Wednesday, January 30, 2008

Slav to Fashion

Yves Saint Laurent

Yves Saint Laurent Evening Ensemble

Yves Saint Laurent (French, born Algeria, 1936). Evening Ensemble, fall/winter 1976-77. Blouse: multicolored floral printed silk chiffon with gold lamé polka-dot brocade; Skirt: black silk velvet and green silk moiré; Belt: maroon silk velvet with gold lamé, rhinestone, and silk embroidery and maroon and gold metallic and maroon silk twined rope and tassles. Bequest of Yolande Fielding-Scheftel, 2006 (2006.271.14a–e).

In the mid-1970s the relevance of haute couture was seriously debated. The political and social upheaval of the 1960s, the emergence of a plethora of creative ready-to-wear designers, and the increasing preference for a sportswear approach to dressing as represented by American fashion were among the shifts in lifestyles and taste that appeared to sound the death knell of the calcified and elitist world of the maisons de couture.

It was at this time that Yves Saint Laurent, haute couture’s preeminent practitioner, threw caution to the prevailing winds with a collection of unrivaled fantasy and luxury. He called it his “Russian Collection,” but his designs were Slavic only in their Oriental excess and opulence. Inspired by the Bakst costumes of the Ballets Russes, each ensemble appeared to be a repudiation of the informal, pared-down, and functional looks of the street. By employing all the techniques of the petites mains—those workshops of embroiderers, passementerie makers, lace weavers, feather workers, and jewelry makers—Saint Laurent revived the taste for elegant excess. Compared to the Art Deco spareness of the 1930s-revival crepe and jersey evening columns popular during the period, the Russian ball gowns were a sensory explosion of color, ornament, scale, and even sound, for each skirt was supported by a coordinated taffeta petticoat that announced the approach of its wearer with a dry rustle.

Comments (59)

  1. marina urbach Says:

    At the time when the relevance of haute couture is questioned, because of the shifts in lifestyles and taste, and the very existence of the elitist world of the “maisons de couture” is in doubt, the “Russian Collection” of Yves Saint Laurent appears, with its “explosion” of color, ornament, scale, fantasy and luxury:
    silk chiffon, silk velvet, silk moiré, brocade.
    It is relevant and helpful to put his “Russian Collection” in context and frame it within the various and often contradictory interests and concerns of the time.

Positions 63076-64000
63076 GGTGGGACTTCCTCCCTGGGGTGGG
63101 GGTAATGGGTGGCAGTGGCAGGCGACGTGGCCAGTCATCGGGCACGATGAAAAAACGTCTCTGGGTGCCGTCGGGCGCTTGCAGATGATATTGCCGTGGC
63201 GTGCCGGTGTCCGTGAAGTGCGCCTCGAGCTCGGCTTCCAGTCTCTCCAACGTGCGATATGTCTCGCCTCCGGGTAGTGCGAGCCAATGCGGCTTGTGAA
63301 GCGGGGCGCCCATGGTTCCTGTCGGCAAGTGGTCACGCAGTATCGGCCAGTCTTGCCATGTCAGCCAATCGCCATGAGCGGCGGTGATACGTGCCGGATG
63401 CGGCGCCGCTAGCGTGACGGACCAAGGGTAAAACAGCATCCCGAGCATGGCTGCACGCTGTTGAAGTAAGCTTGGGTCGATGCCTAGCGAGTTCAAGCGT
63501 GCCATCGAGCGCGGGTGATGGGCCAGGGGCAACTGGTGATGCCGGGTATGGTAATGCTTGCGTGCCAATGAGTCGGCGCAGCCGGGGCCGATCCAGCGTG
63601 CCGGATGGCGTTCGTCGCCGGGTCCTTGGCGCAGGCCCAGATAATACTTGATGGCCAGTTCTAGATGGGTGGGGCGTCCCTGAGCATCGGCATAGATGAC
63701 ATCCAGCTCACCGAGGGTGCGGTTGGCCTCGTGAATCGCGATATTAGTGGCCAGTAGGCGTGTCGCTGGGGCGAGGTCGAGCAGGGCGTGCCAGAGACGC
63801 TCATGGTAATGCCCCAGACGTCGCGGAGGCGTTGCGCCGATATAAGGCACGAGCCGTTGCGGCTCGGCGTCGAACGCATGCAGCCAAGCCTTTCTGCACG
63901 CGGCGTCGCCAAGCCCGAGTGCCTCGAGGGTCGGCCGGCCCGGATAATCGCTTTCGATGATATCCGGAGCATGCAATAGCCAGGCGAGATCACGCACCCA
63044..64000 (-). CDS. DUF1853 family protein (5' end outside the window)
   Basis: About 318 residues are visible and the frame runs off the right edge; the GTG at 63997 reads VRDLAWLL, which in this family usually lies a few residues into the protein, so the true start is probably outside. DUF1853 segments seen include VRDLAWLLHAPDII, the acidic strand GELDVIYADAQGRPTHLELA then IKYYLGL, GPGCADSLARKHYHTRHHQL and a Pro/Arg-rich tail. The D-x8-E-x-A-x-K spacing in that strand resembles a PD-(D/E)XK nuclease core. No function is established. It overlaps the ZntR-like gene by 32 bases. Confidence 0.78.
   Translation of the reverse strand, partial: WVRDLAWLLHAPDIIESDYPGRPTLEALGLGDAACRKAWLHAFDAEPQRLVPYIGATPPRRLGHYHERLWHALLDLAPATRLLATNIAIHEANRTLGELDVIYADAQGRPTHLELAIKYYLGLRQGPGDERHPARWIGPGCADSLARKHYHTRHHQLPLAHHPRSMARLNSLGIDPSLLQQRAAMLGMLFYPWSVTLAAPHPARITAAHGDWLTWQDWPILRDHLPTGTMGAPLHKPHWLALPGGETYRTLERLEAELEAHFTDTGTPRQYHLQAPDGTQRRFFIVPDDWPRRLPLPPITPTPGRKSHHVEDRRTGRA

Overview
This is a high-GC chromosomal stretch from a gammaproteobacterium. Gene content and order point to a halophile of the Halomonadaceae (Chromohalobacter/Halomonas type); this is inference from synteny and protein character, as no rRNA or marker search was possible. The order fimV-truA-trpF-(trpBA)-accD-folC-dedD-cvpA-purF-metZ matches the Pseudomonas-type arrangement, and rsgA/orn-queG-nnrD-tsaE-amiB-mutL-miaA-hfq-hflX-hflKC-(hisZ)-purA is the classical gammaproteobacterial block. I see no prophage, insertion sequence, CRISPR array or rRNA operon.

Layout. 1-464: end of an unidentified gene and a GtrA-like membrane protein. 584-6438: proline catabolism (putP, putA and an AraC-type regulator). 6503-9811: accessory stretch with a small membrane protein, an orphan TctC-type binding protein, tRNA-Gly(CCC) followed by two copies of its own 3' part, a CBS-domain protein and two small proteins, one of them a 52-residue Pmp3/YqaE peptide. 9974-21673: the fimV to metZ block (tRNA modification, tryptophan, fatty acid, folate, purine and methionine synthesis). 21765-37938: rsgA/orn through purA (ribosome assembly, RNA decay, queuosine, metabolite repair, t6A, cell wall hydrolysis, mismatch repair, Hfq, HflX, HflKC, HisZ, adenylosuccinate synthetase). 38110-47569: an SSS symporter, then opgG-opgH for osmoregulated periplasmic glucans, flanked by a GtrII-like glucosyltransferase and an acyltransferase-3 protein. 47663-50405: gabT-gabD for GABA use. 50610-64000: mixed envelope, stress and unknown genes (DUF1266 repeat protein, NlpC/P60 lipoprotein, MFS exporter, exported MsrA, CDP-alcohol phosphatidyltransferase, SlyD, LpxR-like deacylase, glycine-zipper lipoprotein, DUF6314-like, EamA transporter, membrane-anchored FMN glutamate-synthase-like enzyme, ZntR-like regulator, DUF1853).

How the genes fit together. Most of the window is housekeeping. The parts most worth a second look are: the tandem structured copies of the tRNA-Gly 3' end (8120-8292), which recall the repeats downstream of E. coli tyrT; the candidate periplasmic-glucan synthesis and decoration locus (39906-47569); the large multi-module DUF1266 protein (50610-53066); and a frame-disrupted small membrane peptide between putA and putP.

2. c willow Says:

    in the little panel which shows what garments ar going to be posted next, the mint colored skirt would always catch my eye but it didn’t look very pretty. I was blown away when it came up as a larger picture because the skirt and loose shirt are so traditional in such a 70’s way. I didn’t think it was possible to really do haute couture in the 70’s but YSL has proved me wrong.

  3. Laurie Aron Says:

    I remember, as a child, the Russian Collection in magazines, and what a relief it was from the otherwise somewhat banal typical clothing of the 1970s. It had this blown in off the steppes feeling, but also a little false, because who was YSL to diss the Revolution and decide we had to wallow in Tzarist riches again? Although I know a lot of it is really dance-inspired, if it wasn’t Tzarist, it seemed to be making fun of the serfs by making over their garments into luxe extravagances.

    Well, this particular example didn’t wear well, in my opinion. The blouse is rather mediocre, and the outfit as a whole is nothing to write home about. Not the best example, perhaps, of what he was trying to do, although that rustling taffeta must have been heaven…and hell at the opera, movies, etc.

  4. Kristin Bonecutter Says:

    While Yves Saint Laurent still stayed true to his haute couture roots, he adapted very well to the fact that the times, they were a-changin’. This is an excellent example of how designers that adapt and embrace the change continue to be successful, while others that are stubborn fall flat. Yves Saint Laurent adjusted to his market wanting more sportswear and ready-to-wear pieces, but he still maintained an air of luxury in what he designed. He wanted to keep his signature, and he did, while still using the lace makers, feather workers, etc. that were responsible for such luxurious and priceless pieces he is known for.